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Pearlstein: The FCC and the bandwidth wars

By Steven Pearlstein
Friday, August 13, 2010

As a general rule, whenever you hear special-interest groups using near-hysterical language to warn that some proposal will destroy jobs, snuff out innovation and end free-market capitalism as we know it, you can generally assume that progress is being made.

So it is with the controversies swirling around Internet regulation.

A few months back, when Federal Communications Commission Chairman Julius Genachowski proposed classifying broadband as a "telecommunications service" for purposes of defining the scope of possible regulation, you'd think from the reaction of the industry and its defenders on Capitol Hill that he was proposing a Soviet-style takeover of the Internet.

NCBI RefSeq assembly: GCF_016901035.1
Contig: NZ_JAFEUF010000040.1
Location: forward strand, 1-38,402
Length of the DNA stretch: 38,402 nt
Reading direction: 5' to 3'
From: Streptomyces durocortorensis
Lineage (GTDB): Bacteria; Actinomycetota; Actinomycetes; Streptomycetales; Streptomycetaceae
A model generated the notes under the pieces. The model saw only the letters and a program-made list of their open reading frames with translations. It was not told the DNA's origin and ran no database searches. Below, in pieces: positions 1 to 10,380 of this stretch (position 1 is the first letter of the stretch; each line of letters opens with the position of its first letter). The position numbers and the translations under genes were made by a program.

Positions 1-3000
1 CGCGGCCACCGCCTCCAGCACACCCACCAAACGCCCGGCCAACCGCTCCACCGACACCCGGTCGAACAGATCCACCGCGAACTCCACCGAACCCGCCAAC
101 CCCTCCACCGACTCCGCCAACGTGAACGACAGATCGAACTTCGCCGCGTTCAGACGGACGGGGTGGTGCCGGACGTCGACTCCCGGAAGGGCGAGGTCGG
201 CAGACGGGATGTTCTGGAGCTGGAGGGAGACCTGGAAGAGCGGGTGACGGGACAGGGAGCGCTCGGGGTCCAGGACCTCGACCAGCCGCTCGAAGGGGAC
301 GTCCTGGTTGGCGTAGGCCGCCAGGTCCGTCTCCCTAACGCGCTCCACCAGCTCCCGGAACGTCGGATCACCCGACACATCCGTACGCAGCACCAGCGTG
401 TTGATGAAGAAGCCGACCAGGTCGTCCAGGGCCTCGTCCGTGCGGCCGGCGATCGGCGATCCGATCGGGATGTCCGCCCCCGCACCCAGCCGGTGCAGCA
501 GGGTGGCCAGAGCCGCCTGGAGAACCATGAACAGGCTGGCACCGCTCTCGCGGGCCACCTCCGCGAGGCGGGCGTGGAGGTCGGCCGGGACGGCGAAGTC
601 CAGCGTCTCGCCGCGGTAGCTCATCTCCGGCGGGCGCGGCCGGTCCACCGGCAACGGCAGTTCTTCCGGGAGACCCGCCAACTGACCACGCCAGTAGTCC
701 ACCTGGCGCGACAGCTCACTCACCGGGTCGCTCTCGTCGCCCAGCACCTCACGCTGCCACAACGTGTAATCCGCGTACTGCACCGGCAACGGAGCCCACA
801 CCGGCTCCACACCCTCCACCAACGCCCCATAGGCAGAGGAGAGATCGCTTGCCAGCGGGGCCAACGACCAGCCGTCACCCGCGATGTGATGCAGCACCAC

Never mind that broadband is, by any common-sense definition, a telecommunication service that includes telephone and television offerings that the FCC has been regulating for decades, plus access to this thing called the Internet that was hardly contemplated by the authors of the Communications Act of 1934.

And never mind that the chairman, a former venture capitalist with a deep entrepreneurial streak, explicitly rejected the kind of heavy-handed price and service regulation that industry critics nonetheless conjured up in a doomsday scenario envisioning a market drained of innovation and investment.

Read here for full column.

By Steven Pearlstein  |  August 13, 2010; 5:45 PM ET
Categories:  Broadband , FCC  
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